Survey: Americans Worried About COVID-19 Drug Shortages

April 30, 2020

Americans are increasingly concerned about drug shortages due to the coronavirus disease 2019 (COVID-19) pandemic, according to a new survey by prescription savings service SingleCare.

Americans are increasingly concerned about drug shortages due to the coronavirus disease 2019 (COVID-19) pandemic, according to a new survey by prescription savings service SingleCare.

Additionally, although the majority of Americans indicated they would receive a COVID-19 vaccine, many responded that they would not receive a vaccination.   

Thirty percent of Americans surveyed by SingleCare said they are concerned about drug shortages, whereas 24% said they are worried about being able to afford medications, according to updated data provided to Drug Topics®.

SingleCare, which surveyed more than 1000 adults nationwide on April 10, also noted a 227% increase in demand for hydroxychloroquine sulfate from February to March 2020. The controversial anti-malaria drug, which was granted Emergency Use Authorization by the FDA, has soared in price due to high demand.

Because of their concern over drug shortages, 22% of Americans are stocking up on prescription medications and 23% are stocking up on OTC drugs, SingleCare found. Plus, a third (33%) of the population is extending their prescription refills for longer periods of time.

However, although they are concerned about drug shortages due to COVID-19, Americans have mixed feelings about obtaining a vaccine to prevent contracting the virus. Sixty-five percent want to get the COVID-19 vaccine when it’s available, a 14% increase since March 20. However, 21% don’t want to get the vaccine, but will if they are legally required to do so. Fourteen percent don’t want to get the vaccine at all, SingleCare found.

Americans are changing their medication habits-as well as their safety precautions to prevent getting the virus. As of April 10, around 32% of Americans said they are going through a drive-thru pharmacy when they pick up their medications, an 11% increase from March 20. Eighteen percent are receiving their prescriptions through the mail.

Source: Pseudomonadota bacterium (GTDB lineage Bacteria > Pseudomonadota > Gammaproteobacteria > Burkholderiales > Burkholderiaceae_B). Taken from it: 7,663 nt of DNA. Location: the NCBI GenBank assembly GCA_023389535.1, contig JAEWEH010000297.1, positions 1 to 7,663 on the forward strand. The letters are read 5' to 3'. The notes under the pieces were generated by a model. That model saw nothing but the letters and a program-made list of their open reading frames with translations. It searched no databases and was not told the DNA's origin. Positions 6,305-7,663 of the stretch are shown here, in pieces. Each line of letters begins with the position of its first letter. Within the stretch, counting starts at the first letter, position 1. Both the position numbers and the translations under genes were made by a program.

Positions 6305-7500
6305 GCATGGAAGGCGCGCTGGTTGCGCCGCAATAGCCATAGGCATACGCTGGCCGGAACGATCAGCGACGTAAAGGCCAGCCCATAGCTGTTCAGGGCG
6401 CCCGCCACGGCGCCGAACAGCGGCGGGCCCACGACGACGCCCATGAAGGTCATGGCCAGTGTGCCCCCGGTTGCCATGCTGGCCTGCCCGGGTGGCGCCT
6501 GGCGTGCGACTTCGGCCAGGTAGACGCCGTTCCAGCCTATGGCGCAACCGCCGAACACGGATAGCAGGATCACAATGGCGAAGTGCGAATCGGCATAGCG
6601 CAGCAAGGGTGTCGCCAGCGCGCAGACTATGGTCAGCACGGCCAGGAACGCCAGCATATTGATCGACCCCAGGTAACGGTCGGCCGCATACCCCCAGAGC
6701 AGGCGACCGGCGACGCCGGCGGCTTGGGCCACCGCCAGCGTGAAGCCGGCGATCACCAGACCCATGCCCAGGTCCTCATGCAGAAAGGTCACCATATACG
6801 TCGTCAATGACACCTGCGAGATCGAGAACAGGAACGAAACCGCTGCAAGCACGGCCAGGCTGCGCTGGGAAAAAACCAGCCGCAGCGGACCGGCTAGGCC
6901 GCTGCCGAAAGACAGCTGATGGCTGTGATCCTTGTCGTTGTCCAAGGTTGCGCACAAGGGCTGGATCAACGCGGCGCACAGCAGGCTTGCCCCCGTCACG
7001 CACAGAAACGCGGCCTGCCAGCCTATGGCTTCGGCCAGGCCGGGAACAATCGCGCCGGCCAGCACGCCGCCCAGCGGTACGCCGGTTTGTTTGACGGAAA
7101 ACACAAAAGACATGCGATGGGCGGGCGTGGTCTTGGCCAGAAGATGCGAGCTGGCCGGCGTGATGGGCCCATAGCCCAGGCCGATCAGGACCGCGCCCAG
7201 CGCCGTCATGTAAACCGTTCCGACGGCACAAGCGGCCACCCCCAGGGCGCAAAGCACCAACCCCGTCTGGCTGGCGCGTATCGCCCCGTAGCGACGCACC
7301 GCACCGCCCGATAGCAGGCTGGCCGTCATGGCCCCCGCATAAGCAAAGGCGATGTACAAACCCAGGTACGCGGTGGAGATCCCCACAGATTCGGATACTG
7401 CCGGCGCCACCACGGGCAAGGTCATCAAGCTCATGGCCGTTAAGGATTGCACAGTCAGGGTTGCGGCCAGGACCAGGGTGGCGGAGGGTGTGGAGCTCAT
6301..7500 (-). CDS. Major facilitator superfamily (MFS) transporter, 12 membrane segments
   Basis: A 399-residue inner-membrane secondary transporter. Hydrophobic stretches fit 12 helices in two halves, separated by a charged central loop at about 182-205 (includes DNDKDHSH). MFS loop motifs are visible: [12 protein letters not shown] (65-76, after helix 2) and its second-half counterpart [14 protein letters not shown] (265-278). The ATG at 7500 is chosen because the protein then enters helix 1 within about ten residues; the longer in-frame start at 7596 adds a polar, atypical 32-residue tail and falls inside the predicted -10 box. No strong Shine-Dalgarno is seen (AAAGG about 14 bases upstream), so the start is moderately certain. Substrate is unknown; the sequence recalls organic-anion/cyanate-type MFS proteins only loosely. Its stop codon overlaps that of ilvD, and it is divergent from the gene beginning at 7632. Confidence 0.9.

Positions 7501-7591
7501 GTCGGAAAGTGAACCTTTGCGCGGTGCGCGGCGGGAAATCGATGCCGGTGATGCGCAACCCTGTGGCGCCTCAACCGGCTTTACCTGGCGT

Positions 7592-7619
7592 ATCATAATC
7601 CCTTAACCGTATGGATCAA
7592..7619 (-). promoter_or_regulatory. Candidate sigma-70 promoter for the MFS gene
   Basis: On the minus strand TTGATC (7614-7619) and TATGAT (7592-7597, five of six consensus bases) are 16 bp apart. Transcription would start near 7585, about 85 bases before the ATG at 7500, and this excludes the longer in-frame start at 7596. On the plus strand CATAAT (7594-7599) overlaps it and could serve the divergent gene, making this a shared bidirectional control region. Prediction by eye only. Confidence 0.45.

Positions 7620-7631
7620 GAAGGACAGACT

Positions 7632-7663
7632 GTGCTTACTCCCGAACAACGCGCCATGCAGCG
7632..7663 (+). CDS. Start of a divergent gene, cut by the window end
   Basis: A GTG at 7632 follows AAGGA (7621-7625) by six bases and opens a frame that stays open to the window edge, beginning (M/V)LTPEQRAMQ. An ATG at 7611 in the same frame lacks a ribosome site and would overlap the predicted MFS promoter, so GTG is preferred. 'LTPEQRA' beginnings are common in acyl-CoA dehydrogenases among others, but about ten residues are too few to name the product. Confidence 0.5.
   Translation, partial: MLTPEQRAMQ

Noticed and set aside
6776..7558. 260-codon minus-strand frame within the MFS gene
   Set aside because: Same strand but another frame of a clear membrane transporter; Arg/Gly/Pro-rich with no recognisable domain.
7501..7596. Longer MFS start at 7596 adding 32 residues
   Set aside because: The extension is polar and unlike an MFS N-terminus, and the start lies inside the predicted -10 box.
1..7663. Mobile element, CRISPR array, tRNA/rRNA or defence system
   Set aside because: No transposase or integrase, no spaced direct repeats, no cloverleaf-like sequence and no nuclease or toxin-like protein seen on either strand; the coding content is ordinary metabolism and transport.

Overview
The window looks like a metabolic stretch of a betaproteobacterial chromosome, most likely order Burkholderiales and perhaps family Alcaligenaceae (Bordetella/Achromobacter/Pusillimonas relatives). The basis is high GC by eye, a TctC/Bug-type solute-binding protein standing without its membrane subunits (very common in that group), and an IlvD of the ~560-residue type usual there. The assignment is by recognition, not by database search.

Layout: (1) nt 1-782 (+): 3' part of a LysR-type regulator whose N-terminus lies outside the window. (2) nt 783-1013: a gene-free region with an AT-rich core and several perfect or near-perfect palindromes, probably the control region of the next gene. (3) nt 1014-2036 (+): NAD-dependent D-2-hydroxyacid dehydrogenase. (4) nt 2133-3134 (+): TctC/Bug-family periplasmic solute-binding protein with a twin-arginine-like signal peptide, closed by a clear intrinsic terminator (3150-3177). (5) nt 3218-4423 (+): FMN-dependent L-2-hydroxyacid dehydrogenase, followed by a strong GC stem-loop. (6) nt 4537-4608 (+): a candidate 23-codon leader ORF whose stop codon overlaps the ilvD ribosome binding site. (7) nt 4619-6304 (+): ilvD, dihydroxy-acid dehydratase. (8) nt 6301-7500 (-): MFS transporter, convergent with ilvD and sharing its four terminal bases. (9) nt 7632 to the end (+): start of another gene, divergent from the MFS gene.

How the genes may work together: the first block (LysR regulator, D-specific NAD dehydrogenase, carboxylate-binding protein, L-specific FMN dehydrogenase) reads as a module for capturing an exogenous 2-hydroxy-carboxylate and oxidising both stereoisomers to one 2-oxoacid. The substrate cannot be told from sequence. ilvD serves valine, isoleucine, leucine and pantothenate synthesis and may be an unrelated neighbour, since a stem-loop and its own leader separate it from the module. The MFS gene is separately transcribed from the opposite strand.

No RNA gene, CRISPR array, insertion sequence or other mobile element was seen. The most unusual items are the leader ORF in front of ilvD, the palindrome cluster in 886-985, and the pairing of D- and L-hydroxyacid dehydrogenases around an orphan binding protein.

Eighty-nine percent are washing their hands more frequently and/or for longer periods of time, whereas 87% are practicing social distancing. In other preventive measures, 76% are using hand sanitizer, 73% are avoiding touching their faces, 67% are cleaning surfaces more often, and 65% are adhering to government-mandated rules to shelter in place.

Sixty percent of people have worn a mask-a 45% increase since March 20-and 44% have worn gloves. A third of Americans have changed clothes after they return home from the store or pharmacy, a 14% increase since March 20.

Other SingleCare findings include:

  • Approximately half (49%) are concerned about receiving adequate medical care due to COVID-19.

  • Twenty-eight percent worry about being able to afford medical treatment.

  • Forty percent are concerned about how social distancing may affect their mental health, a 16% increase since March 20. Fifteen percent said that social distancing is increasing their anxiety, whereas 14% say social distancing is increasing their depression.

References:

1. Coronavirus survey: America’s new health habits. News Release. SingleCare; March 25, 2020. Accessed April 29, 2020. https://www.singlecare.com/blog/news/coronavirus-survey-americas-new-health-habits/.